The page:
Color to Learn in High School
"Coloring to learn in high school? You've got to be kidding! Young adults don't want to color—that’s for little kids!"
Hold on; just hear me out! I want to introduce you to some wonderful coloring books, yes coloring books, that high school students can using as effective learning tools. No, they won't be using crayons for these coloring books, they will need colored pencils.
I said this when I wrote this review nine years ago. Now, coloring is popular for teens and adults. Coloring to learn has always been popular in our house.
For a deeper study into anatomy and physiology, be sure to add Human Anatomy Coloring Book by Margaret Matt & Joe Ziemian (Dover Press) to your high school student's Human Anatomy class.
These drawings are amazing! Students color in cells, organs, and systems. Everything from the circulatory system to the muscles of the face, head, and neck, from the urinary system to the mechanics of breathing and swallowing--this is not your kindergartner's coloring book! For visual and hands-on learning, the benefits of this book are innumerable. This is the supplement to add to your high school anatomy curriculum.
Years later, my oldest daughters still remember with self-pity the amount of time they had to spend on this coloring book, but boy do they remember the body systems that were meticulously colored. The arteries were colored red, while the veins were colored blue, according to directions. This cemented for them that the oxygen-rich blood traveled through the arteries to nourish the cells in the body, while the veins carried wastes away and blood desperately in need of more oxygen. All this and more from a coloring book!
Moving over to art history and art appreciation, Art Masterpieces to Color: 60 Great Paintings from Botticelli to Picasso (Dover Press) is a great coloring book to invest in. Complete with small postcard size reproductions in the back of the book, your teen can color these pages of famous paintings exactly like the original artist did. Believe me, your teenager will be scrutinizing these paintings.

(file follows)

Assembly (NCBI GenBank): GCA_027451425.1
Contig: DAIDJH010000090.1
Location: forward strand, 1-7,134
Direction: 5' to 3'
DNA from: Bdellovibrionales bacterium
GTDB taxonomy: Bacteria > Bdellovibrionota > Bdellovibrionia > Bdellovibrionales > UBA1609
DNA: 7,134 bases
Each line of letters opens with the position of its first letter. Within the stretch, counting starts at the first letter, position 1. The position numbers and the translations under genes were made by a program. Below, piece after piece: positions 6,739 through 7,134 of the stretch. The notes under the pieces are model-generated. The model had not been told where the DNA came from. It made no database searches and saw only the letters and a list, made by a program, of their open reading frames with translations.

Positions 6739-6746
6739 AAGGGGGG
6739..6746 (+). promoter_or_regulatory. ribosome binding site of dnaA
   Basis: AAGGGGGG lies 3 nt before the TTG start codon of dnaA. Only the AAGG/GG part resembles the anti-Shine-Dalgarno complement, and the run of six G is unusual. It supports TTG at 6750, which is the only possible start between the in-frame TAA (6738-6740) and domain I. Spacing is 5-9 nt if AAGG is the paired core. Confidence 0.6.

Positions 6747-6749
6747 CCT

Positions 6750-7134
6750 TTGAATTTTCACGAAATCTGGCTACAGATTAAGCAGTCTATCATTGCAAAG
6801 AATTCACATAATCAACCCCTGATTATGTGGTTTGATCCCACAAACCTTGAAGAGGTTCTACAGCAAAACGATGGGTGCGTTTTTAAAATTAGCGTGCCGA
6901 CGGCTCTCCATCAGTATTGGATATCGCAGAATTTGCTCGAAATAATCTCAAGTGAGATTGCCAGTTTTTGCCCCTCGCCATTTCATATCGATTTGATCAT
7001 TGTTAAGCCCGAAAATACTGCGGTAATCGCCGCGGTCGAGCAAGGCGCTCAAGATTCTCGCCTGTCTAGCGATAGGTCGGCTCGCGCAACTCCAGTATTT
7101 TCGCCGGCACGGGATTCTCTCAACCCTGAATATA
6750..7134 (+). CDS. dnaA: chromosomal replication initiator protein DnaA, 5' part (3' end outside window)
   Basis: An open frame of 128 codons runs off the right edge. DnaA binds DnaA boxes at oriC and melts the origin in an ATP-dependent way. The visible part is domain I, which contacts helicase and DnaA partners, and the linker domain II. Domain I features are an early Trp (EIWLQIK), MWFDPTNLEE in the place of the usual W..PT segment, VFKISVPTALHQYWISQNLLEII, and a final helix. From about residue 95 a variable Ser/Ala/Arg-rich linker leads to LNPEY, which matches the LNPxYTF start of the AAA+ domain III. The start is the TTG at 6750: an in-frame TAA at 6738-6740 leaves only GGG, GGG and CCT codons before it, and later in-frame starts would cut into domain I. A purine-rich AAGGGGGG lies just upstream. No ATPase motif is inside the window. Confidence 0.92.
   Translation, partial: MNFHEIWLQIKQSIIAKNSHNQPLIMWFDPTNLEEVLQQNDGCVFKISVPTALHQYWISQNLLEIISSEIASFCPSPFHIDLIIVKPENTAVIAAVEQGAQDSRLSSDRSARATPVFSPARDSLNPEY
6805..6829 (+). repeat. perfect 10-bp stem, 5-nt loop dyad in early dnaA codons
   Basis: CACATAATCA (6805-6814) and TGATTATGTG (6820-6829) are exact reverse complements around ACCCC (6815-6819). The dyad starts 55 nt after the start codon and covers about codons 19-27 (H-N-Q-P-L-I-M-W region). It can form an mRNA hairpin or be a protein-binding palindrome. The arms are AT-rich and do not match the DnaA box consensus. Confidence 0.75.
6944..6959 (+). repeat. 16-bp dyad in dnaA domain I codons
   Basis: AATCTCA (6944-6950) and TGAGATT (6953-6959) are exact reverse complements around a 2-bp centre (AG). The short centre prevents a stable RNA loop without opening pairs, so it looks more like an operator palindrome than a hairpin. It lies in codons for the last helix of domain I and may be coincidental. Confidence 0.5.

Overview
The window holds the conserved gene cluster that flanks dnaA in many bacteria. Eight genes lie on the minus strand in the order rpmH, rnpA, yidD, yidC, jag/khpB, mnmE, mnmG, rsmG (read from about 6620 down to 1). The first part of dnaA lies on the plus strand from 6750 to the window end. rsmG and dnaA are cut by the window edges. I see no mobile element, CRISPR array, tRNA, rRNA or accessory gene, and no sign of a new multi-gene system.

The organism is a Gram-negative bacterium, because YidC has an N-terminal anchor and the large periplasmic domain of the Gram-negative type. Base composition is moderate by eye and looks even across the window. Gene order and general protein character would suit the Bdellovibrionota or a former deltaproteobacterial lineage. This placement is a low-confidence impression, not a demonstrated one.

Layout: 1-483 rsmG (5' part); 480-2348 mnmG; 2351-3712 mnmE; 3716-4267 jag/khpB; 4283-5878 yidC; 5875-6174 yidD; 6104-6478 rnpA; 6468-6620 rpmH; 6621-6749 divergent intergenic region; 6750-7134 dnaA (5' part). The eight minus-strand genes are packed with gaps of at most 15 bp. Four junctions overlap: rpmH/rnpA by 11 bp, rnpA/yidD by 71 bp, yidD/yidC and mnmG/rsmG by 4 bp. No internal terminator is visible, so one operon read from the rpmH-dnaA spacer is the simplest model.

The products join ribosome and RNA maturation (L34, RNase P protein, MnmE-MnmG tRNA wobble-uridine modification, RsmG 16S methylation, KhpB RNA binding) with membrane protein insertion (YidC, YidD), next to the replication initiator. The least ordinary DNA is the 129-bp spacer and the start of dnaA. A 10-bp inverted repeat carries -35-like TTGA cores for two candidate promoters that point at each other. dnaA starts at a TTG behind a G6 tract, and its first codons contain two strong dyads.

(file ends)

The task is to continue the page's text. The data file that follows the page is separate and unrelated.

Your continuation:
Some of the famous works of art in this coloring book are The Peaceable Kingdom (Edward Hicks), Mona Lisa (Leonardo da Vinci), Girl with a Pearl Earring (Jan Vermeer), and Luncheon of the Boating Party (Pierre-Auguste Renoir). There is a wide variety of artwork from different periods and styles. This is a wonderful and painful taste of art appreciation. Dover also publishes many other Color Your Own Art Masterpieces books such as Color Your Own Gauguin Paintings, Color Your Own Tiffany Windows, or Color Your Own Cezanne Paintings.
There are colored pencils you can buy that (once the picture is colored) you can add a little water to the page and it looks like watercolor. The coloring pages can actually look quite lovely this way.
My dream is to travel through Europe, seeing cathedrals and museums with our own eyes. My children have visited my favorite art museum, The National Gallery of Art in Washington, D.C,. only once. Yes, I'd rather them enjoy the real masterpieces, but this has been our family's substitute plan. My older three girls remember paintings and authors because of this simple coloring book that, again, was very time consuming to color.
Let's stay on the subject of coloring, but move away from coloring books to history and geography class maps.
When your teens are filling in blank maps, have them color in the country, state, or area they are concentrating on. The act of coloring in a specific area with a specific shape is a great way to cement that place in your teen's memory. Not only are the maps more pleasant to look at when they are colored many different hues, but the maps are easier to read. Locating various places on a carefully colored map is much simpler too!
Have your high school student choose the best color for each country when they are filling out a world map. They might choose green for Germany because of the lush green mountains and forests. Or they may simply choose green for Germany because both words start with the same letter. Either way the shape and location of Germany will be etched in their memory bank.
Coloring is a secret weapon for memorization. It is a slow, relaxing task, but the physical act of coloring combined with the necessary visual activity is a great combination method of learning. Teens can do their coloring while they watch a movie or listen to their favorite music without negative effect. This is truly painless learning at its best!
Happy Coloring with your teens!
Leave a Reply.